On behalf of NASCAR fans nationwide, I would ask ESPN...could we have more of that please?

The Daly Planet welcomes comments from readers. Simply click on the COMMENTS button below, or email if you wish not to be published. Thanks again for taking the time to stop by.


Anonymous said...

I like Angelique Chengelis' contributions to the show, but could ESPN get her some help keeping that whisp of bangs from falling in her eye about every 2 seconds? She keeps shaking it off, and it falls right back.

The first time I saw it, I thought it was just a fluke. But I notice it every time she is on. Drives me crazy, and I don't know how she can stand it.

Anonymous said...

wow. sounds like a show I'd consider watching.

If it's that kind of show for 2 weeks straight, then it has a chance of becoming a trend instead of a fluke.

One final thought:
"No hype, no innuendo, and no ineptitude."

More plainly: "No Erik"

was that mean?

Anonymous said...

I'sm sorry but.... does anyone actualy watch this show besides you? I tune in every few days hoping that it will be good. BUT NO! each time you get let down with the same ESPN Hype O'Rama crap. Commentators that have no idea what NASACR is or was. What happened? ESPN had set the standard years ago on what a NASCAR show was and how Races should be covered. I was one of the many that said "Yes!' When I heard that ESPN would be brodcasting the Races again. But Whoa, dude what happened? All I get now is the same Garbage that Fox and TNT and NBC pushed down our throats. Oh how I wish RPM Tonignt was back on the air, Good stories good coverage. BUT NO what we get is Garbage Garbage Garbage. "Hey wait, whats that strgange noise I hear." Oh its just Benny and Neil, spinging in their graves. The Sad thing is, the "New ESPN NASCAR Team" i.e. Stick and Ball'rs won't understand that last comment. ESPN has the most tallented Race brodacster ever in their mists but every week they religate hime to Pit Reporter or worse. Allen Bestwick can call a race like nobody, If you don't think so just listen to some of the Old MRN Broadcasts, He could make a race between 2 old ladies with walkers sound exciting. He knows his stuff. Unfortuantaly ESPN gives us talking heads that know nothing about Raceing or Nascar. I feel bad for Andy, Dr. Jerry and Rusty, they are surrounded my poor production staff, poor camaera work and just plain poor people in the back office, Each week they call the Busch races like Deers caught in the head lights.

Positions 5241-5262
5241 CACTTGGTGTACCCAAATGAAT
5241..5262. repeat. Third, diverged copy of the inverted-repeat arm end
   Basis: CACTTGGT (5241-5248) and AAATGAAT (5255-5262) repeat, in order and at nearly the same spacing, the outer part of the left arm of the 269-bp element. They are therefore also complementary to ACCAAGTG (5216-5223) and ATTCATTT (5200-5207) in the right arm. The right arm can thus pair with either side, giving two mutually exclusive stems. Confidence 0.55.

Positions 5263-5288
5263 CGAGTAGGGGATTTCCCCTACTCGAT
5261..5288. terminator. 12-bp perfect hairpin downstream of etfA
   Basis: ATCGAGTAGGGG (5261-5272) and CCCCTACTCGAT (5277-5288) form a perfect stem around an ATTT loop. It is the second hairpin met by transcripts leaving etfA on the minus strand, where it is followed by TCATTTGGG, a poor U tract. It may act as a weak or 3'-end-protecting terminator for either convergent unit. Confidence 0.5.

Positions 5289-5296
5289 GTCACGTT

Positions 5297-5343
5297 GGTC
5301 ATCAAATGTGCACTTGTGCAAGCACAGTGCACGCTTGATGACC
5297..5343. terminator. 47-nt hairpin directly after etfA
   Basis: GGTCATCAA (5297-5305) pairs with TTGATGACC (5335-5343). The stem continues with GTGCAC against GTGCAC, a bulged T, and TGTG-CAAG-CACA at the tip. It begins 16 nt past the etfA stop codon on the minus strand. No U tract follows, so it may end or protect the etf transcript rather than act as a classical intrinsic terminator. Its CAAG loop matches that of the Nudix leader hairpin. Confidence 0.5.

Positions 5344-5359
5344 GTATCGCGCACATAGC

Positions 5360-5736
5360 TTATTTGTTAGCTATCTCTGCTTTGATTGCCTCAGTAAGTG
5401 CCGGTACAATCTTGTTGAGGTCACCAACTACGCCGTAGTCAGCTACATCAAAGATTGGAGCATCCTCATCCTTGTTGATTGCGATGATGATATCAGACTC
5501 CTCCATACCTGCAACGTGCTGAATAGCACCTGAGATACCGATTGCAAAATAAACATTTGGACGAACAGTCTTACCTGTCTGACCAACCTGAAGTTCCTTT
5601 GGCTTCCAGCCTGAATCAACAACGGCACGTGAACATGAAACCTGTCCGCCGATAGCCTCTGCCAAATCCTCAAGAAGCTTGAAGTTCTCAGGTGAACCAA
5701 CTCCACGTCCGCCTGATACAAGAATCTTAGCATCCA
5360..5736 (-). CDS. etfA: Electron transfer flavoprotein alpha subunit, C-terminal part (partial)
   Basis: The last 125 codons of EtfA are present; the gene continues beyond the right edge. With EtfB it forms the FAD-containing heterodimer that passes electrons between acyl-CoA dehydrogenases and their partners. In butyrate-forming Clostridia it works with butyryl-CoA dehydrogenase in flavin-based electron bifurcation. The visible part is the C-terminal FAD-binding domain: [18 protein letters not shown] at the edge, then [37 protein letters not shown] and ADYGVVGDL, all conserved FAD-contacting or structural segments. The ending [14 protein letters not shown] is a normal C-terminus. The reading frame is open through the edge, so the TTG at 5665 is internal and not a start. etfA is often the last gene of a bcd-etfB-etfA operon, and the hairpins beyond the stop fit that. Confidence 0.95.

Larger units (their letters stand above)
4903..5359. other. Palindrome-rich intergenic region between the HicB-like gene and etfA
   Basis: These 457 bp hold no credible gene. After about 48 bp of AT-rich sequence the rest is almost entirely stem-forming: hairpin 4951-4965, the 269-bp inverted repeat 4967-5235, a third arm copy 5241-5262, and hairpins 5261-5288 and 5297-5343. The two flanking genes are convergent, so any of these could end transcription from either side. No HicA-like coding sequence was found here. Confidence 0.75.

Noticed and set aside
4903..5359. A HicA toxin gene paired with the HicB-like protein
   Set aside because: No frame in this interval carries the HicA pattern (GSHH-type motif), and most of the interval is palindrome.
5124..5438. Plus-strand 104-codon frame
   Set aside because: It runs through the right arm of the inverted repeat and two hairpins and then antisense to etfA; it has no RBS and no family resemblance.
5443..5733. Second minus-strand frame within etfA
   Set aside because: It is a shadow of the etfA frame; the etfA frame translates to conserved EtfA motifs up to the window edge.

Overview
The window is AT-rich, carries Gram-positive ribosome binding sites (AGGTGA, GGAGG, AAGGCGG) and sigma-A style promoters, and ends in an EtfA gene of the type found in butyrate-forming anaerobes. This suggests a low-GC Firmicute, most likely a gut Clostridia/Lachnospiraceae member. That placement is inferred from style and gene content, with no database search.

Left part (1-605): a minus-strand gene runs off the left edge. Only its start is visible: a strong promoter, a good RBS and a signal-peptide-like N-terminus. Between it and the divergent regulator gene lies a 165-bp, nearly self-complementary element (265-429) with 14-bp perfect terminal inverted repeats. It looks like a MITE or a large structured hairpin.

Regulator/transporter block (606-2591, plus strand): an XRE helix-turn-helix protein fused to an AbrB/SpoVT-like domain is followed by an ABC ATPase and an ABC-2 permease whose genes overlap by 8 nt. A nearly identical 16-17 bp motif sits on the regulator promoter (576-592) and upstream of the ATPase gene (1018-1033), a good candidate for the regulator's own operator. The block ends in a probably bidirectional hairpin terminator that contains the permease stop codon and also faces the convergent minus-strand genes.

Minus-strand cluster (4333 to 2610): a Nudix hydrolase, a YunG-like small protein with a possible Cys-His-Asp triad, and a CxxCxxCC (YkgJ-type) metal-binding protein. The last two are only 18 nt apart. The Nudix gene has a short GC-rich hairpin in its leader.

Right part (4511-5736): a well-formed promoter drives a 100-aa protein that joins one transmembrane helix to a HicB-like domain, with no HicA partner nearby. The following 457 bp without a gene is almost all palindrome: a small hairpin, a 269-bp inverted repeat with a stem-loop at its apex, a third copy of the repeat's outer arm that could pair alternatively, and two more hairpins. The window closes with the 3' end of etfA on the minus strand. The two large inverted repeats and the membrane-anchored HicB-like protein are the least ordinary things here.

Oh and one last rant, Brent Musberger? give me a brake, where did they dig this relic up from? Hey Brent stick to basketball and football, at least people are use to you making a fool of your self there. How wish somebody would deliver us a Good Race Broadcast and a good Daily NASCAR Show. At least their is still Claire B on XM. The last shining refuge for NASCAR Fans.

Daly Planet Editor said...

Ron, that might be a nominee for "Rant of the Year!" Please keep them coming.

The Loose Wheel said...

I have to agree with Ron on the major let down that ESPN's return has been. Although I understand because after 7 or 8 years the same people that made ESPN's NASCAR coverage great aren't still doing the same thing or have went their separate ways.

As for NASCAR coverage, SIRIUS has done a great job putting their package together. I hardly turn on the t.v. unless it is race day.

Anonymous said...

I can tell you why we get the same garbage on the ESPN coverage as we got on Fox. It's because it's the same producer, Neil Goldberg.

The sad thing is, he was also the guy who was the producer back in the '80's when ESPN was broadcasting the racing then.

I'm not sure what happened to him when he went to Fox, but his work hasn't been anywhere near as good as his original tour of duty at ESPN.

Anonymous said...

Maybe Neil Goldberg suffers from the same ailment Brian France does, egotitis.

Anonymous said...

Credibility across the board is in short supply anymore at ESPN as demonstrated by its latest dog segment on SPORTSCENTER - What NOW, Bow Wow - but Erik K. on NASCAR NOW does bring it to its lowest.